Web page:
Axlon, Inc., a toy company founded by Nolan Bushnell, holds its initial public offering (IPO) of common stock, successfully raising nearly ten million dollars. Axlon will go on to develop a line of toys that bring computer technology into children's lives, including the Control-Vision video game system and the interactive AG Bear. Bushnell is better known for founding Atari and Chuck E. Cheese’s.

    1991

    Linus Torvalds first informally announces the development of his Linux operating system kernel in the comp.os.minix Usenet newsgroup. The posting reads, in part: “Hello everybody out there using minix - I’m doing a (free) operating system (just a hobby, won’t be big and professional like gnu) for 386(486) AT clones. This has been brewing since April, and is starting to get ready. I’d like any feedback on things people like/dislike in minix, as my OS resembles it somewhat (same physical layout of the file-system (due to practical reasons) among other things).” At the time of its announcement, the baby kernel didn't even have a proper name. Torvalds had considered a number of names, settling on "Freax." However, he never mentioned the name in newsgroups. Eventually, one of his colleagues at the Helsinki University of Technology (HUT) dubbed the project "Linux."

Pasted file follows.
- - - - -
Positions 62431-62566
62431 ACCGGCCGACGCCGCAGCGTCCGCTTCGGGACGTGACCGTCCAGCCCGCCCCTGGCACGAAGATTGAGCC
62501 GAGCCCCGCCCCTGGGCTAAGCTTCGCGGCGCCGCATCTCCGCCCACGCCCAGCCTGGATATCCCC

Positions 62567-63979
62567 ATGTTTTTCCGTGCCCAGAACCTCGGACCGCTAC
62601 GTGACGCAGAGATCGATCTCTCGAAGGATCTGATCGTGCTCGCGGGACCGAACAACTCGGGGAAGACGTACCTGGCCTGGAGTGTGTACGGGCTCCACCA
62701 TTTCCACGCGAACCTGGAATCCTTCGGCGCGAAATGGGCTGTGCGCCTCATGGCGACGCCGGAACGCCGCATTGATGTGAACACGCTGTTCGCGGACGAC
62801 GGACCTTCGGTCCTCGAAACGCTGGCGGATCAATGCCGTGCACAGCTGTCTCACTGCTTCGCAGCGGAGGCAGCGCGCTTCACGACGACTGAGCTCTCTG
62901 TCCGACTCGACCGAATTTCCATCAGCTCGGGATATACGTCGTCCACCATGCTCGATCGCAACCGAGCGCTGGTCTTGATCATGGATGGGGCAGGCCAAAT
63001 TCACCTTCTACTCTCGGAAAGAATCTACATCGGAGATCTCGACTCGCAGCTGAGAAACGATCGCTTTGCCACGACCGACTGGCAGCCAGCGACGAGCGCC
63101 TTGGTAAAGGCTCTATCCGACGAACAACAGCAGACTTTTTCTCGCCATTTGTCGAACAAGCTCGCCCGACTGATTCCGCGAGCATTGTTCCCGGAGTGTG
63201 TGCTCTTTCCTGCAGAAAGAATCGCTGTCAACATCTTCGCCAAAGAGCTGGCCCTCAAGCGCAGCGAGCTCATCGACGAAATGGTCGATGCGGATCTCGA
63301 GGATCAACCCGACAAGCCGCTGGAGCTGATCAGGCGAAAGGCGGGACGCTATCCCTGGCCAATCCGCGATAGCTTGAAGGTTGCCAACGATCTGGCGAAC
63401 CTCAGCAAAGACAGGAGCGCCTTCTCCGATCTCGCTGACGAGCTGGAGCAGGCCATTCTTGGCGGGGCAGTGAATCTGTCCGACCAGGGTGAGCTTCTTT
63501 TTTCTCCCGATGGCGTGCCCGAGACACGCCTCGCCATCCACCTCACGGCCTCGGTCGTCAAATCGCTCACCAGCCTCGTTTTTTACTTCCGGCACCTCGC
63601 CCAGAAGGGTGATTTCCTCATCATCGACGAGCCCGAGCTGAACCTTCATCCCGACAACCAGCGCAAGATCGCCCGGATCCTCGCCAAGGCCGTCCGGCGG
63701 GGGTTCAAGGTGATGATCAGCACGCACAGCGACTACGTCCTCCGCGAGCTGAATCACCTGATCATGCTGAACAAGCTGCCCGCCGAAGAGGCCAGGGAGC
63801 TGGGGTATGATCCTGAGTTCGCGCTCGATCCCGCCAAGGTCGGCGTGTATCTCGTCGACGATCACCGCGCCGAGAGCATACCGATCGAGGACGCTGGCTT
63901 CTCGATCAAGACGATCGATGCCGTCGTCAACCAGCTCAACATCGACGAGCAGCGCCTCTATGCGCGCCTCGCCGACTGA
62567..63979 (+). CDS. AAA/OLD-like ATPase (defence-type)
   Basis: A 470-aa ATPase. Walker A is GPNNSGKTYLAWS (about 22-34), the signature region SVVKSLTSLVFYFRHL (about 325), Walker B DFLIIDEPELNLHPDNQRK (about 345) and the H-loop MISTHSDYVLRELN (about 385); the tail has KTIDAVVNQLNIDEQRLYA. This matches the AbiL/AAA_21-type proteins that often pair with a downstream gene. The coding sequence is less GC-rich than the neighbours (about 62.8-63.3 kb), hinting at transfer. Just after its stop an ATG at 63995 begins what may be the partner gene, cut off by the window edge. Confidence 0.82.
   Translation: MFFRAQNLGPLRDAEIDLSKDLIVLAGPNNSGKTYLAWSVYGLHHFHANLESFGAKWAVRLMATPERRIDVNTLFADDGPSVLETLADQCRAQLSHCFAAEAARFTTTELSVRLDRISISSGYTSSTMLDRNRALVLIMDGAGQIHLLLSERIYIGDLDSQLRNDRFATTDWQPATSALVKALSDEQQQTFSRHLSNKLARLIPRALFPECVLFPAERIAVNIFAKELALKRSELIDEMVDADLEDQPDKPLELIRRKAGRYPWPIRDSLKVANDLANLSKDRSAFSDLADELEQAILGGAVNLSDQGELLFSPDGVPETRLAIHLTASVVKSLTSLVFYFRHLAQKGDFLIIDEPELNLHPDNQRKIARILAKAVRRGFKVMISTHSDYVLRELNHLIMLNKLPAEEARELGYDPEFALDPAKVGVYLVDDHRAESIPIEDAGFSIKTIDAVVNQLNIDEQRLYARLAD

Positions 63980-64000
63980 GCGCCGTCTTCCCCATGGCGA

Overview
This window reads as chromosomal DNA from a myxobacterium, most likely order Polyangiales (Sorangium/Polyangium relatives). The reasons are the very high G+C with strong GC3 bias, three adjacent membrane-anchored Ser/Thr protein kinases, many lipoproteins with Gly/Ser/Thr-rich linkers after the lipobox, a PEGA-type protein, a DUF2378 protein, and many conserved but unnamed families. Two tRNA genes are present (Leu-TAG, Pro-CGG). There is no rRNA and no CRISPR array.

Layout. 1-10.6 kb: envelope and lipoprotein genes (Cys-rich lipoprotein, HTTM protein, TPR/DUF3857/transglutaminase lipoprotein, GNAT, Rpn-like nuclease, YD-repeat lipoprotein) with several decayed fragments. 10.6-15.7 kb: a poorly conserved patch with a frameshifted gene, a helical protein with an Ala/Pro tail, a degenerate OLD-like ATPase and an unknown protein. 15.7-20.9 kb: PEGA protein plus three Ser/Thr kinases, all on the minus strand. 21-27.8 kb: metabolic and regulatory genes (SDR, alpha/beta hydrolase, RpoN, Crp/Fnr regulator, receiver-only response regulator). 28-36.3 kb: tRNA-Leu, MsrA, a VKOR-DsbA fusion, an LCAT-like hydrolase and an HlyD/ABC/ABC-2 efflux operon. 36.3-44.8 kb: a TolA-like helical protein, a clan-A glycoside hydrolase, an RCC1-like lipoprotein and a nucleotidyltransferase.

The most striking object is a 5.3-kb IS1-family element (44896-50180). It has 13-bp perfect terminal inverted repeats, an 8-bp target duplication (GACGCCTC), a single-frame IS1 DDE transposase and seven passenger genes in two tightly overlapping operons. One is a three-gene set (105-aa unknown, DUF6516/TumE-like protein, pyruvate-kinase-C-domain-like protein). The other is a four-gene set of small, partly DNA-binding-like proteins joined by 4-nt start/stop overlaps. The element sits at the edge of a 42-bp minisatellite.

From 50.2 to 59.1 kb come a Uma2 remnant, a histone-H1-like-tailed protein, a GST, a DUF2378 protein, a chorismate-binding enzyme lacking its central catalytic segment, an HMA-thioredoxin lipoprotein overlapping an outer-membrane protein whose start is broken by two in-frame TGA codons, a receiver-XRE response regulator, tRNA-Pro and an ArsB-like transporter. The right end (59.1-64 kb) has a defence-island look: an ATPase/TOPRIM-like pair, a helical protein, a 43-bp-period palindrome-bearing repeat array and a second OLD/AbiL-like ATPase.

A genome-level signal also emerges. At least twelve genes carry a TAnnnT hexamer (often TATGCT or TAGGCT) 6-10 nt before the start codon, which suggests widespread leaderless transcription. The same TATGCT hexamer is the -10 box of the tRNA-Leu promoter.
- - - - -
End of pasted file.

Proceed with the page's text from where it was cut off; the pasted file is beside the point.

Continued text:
1993

    The United States Justice Department begins its investigation of Microsoft as a result of an the 1990 investigation initiated by the Federal Trade Commission (FTC) over allegations of collusion between Microsoft and International Business Machines (IBM).

    1994

    In Dusseldorf, Germany, Atari introduces the Atari Falcon030 Computer System at the Atari Messe (Atari Fair). The system will be discontinued only a year later in order for Atari to consolidate all of its marketing for the release of its Atari Jaguar video game console. During the Falcon's brief availability, it will be widely derided as being hobbled by a 16-bit data bus woefully inadequate for the system’s 32-bit Motorola 68030 microprocessor. Code-name: Sparrow